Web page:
Electric Fence for Coyotes and Wolves
Wolves and coyotes are carnivorous and survive by preying on weaker and slower species, including domesticated herd animals. They frequently hunt in packs and disregard traditional fencing.
A properly installed electrified high-tensile fence can provide protection from these predators.
Due to wolves and coyotes very thick, insulating fur, a low impedance fence charger that can maintain 4,000 to 5,000 volts on the fence line should be used.
Tip: You may want to use bait to condition predators to avoid the fence.
Permanent Fencing Designs for Predators
A 7-wire permanent high-tensile electric fence with wires spaced equally 6" – 8" apart and a height of 42" to 54" high is commonly recommended for deterring bears and wolves. In special situations, a 9 or 11-wire fence may be necessary.
Wolves and coyotes also dig to reach their prey, which requires the bottom electric wire to be placed not more than 6 inches from the ground.
Wildlife experts recommend the following permanent fencing configurations to deter predators:
- 7-wire design, 42" fence height – This design works well to deter both grizzly and black bears while still allowing deer and elk to safely pass.
- 7-wire design, 54" fence height – Primarily used to deter grizzlies, black bears, and wolves, this design is used to deter predators from calving and lambing areas in areas with low to moderate potential or current wolf activity. In addition, this design works great for deterring bears from beehives and chicken coops.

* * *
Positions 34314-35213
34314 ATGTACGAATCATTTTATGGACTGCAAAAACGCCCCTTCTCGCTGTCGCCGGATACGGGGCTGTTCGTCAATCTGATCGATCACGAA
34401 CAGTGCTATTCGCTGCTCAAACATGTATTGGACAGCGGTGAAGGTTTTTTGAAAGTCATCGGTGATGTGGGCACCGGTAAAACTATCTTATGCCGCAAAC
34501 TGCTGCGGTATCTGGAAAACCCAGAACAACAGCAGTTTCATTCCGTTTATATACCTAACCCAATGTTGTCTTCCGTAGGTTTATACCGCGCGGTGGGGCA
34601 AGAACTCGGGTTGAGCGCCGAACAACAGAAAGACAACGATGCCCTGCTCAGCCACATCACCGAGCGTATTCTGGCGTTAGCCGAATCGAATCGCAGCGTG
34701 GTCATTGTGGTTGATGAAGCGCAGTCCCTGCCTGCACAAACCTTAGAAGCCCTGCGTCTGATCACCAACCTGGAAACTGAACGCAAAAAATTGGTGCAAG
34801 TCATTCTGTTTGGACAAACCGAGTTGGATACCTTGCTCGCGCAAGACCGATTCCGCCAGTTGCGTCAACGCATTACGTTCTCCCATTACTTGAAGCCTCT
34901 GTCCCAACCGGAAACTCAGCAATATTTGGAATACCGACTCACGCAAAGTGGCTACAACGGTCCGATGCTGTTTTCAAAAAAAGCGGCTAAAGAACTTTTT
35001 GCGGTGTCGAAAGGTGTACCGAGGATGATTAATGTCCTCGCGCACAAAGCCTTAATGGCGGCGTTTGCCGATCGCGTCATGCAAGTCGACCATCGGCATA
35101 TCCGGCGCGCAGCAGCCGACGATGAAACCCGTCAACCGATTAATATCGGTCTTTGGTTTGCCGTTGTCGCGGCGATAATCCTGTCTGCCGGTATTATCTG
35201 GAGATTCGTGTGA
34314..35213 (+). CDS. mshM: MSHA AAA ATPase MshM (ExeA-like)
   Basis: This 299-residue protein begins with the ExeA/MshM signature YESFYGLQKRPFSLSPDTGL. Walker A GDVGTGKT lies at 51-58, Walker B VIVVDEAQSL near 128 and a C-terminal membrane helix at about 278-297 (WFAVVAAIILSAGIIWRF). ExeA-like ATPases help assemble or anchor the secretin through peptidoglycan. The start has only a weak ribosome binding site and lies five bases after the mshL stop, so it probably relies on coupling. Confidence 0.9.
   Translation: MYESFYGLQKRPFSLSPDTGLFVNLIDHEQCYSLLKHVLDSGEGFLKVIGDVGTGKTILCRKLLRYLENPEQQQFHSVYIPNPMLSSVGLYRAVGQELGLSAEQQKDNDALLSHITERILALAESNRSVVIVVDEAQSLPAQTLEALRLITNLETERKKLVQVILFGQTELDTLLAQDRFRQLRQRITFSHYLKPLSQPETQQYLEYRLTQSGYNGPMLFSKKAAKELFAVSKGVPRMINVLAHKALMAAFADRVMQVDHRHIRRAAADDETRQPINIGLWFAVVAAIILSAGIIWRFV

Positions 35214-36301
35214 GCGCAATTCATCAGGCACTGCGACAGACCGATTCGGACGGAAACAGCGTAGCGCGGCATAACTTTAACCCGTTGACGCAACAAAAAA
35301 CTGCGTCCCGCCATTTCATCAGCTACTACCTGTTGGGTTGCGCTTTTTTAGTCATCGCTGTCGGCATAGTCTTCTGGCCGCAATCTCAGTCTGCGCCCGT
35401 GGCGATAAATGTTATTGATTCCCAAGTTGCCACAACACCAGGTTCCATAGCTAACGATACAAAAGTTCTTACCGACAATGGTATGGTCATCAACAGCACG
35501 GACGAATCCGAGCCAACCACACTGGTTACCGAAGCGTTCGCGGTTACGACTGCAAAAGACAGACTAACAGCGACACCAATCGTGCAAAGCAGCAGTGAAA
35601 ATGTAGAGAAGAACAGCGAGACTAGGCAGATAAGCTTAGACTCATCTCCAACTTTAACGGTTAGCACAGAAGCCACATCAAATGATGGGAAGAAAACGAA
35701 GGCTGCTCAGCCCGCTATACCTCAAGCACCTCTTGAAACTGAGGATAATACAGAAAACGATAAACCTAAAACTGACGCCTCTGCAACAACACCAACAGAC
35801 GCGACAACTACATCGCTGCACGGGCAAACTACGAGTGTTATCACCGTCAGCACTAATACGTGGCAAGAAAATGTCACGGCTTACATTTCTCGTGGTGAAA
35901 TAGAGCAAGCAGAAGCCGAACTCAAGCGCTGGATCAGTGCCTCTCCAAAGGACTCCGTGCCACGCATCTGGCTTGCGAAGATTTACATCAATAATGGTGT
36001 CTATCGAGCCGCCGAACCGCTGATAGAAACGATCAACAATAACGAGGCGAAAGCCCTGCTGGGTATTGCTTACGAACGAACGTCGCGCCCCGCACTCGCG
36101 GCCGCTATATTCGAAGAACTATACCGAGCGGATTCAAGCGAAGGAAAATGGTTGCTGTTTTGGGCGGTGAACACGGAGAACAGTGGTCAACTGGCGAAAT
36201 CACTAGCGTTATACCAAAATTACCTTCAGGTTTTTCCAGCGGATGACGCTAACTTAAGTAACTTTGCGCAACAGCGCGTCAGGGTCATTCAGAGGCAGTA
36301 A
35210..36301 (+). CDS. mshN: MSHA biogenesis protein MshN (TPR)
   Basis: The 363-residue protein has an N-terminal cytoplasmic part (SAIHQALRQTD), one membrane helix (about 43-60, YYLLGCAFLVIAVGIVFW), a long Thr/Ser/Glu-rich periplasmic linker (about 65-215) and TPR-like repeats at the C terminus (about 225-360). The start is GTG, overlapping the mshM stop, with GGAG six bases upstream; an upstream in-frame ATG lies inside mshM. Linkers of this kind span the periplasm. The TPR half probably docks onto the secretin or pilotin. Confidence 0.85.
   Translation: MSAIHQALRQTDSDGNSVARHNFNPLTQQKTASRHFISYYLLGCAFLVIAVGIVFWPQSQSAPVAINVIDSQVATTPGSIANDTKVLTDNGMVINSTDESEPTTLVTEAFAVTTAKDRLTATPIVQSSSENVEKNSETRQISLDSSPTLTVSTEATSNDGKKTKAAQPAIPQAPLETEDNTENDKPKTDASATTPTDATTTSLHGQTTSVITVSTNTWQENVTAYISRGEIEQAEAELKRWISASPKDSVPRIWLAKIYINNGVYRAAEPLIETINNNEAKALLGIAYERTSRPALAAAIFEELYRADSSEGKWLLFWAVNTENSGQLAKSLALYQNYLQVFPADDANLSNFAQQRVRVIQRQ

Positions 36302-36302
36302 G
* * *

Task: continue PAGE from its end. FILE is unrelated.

- 9 – 11 wire design, 60" – 72" fence height – Most effective design to deter wolves and bears when predator activity or risk is high.
No defense against bears is a fail-safe option. See our electric bear fencing page for more information.
Temporary Fencing Options for Predators
For temporary fencing, fladry can be used to deter wolves and other predators. Fladry is a line of wire strung with long flags or streamers used to deter predators from livestock. The advantage of fladry is it is portable, temporary, and does not require much planning. While it is only a short-term deterrent, fladry has been shown to deter wolves for up to 60 days and much longer when electrified.
Potential fladry users should be aware that problems with deployment, tangling, power drainage, general availability, and high initial capital and labor costs are associated with this method. But because of its portability and temporary nature, many ranchers in western states have found fladry to be an effective livestock protection tool from predators, especially wolves.